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Martin Luther King Jr. Community Hospital forms the cornerstone of Los Angeles County’s public investment in the health and well-being of millions of residents who have few other options for medical treatment. The private facility has been a remarkable success since it opened 8½ years ago, replacing a notorious public hospital that closed after an endless series of medical and management failures.
Now, the new hospital is also in jeopardy, not because of the quality of medical care or management, both of which have received stellar reviews.
The problem is a funding structure that relies on supplemental payments from the state and the county but does not take inflation into account. The hospital is also a victim of its own irreplaceable role in the community. So many South L.A. County residents are uninsured or underinsured and therefore do not visit outpatient clinics — few of which exist in that underserved part of the county anyway — that their medical conditions worsen until they have to come to the hospital.
MLK's emergency department serves nearly four times as many patients — sometimes 400 a day — as the 110 daily visits expected when the hospital opened in 2015. The lack of insurance and reimbursements resulted in a loss of $42 million in the budget year that ended in June.
Restructuring the supplemental payments should be a no-brainer, except for two barriers. First, California no longer enjoys excess revenue and in fact Gov. Gavin Newsom vetoed a 2022 bill that would have provided an important ongoing state financial boost.
And second, memories are short. So short, in fact, that a new generation of lawmakers (even those representing the hospital’s service area) may have forgotten what a disaster it was for their constituents to be mistreated by the former hospital, and then to be left untreated during the decade between its closure and the new facility’s opening.
So some reminders are in order. The former hospital, formally known as Martin Luther King Jr./Charles Drew Medical Center (and informally as "Killer King"), opened in Willowbrook in 1971 in the wake of unrest following King’s assassination in 1968. Its construction and operation by Los Angeles County was an acknowledgment of the shocking lack of basic medical care in what was then a largely Black community.
The hospital became especially noted for its trauma unit, which treated an inordinate number of gun violence victims.
But inadequate county oversight and management contributed to low standards of care and, ultimately, closure in 2007. It was the most consequential failure of the nation’s largest county government — and the state — to meet their basic responsibility to constituents.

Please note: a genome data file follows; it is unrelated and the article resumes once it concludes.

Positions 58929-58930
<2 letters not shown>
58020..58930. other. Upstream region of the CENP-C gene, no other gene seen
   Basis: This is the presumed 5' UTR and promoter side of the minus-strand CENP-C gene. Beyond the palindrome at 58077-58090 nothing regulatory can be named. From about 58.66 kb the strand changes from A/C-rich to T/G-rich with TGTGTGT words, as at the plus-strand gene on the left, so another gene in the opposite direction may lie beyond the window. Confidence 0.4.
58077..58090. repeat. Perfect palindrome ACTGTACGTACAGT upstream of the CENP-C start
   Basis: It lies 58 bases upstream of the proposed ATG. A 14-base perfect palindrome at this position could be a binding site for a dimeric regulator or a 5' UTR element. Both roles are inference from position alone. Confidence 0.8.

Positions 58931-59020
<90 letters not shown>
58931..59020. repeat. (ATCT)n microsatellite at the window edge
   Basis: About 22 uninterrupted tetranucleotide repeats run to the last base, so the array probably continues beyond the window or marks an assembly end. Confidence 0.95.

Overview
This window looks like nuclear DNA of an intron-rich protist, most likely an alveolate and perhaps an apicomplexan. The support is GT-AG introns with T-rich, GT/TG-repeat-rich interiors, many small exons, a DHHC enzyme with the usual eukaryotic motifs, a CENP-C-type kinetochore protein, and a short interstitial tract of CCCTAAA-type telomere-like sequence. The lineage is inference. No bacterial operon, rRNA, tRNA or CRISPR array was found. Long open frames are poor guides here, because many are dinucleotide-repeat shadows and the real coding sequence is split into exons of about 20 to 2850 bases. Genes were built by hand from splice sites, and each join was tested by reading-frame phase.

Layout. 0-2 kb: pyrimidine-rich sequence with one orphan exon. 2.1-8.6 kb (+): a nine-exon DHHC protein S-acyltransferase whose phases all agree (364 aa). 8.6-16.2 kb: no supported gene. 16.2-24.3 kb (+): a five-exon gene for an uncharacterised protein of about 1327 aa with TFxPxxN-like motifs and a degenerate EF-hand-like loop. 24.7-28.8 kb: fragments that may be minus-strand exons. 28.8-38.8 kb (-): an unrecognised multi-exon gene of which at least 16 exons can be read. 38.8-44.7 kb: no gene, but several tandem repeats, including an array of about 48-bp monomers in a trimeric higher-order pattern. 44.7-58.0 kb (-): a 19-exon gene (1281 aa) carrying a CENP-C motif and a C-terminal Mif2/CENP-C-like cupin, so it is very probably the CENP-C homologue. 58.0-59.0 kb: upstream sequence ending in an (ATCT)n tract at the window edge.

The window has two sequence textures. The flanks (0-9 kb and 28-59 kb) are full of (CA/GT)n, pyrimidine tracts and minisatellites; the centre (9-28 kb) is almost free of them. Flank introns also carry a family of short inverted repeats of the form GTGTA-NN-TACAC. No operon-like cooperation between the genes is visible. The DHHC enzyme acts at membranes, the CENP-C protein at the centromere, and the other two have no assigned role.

The plan to replace it and return first-class medical service to the community was a stroke of genius. The new hospital is privately run, which eliminates some of the management problems created when medical personnel who failed to meet professional standards were protected by the county civil service system. But it was built with county funding on county land. Physicians are provided by the University of California campuses. The facility is located on a medical campus that includes a number of complementary county-run health services, some of which are cutting-edge, including medical urgent care, psychiatric urgent care, a short-term recovery or "sobering" center, recuperative care and a public health center.
Taken together, these and other services represent the sort of investment in public health, mental health and medical care that county government has made the foundation of its "care first" mission in the last decade. The state ought to back these investments with commitments of its own.
The county Board of Supervisors has before it on Tuesday a motion to quickly consider options for keeping the hospital afloat. State lawmakers, when they reconvene in January for the second year of their two-year session, should do likewise. There are many competing interests vying for a piece of the state’s tight budget, but essential medical services for millions of Southern Californians should be at or near the top of the list.
This story originally appeared in Los Angeles Times.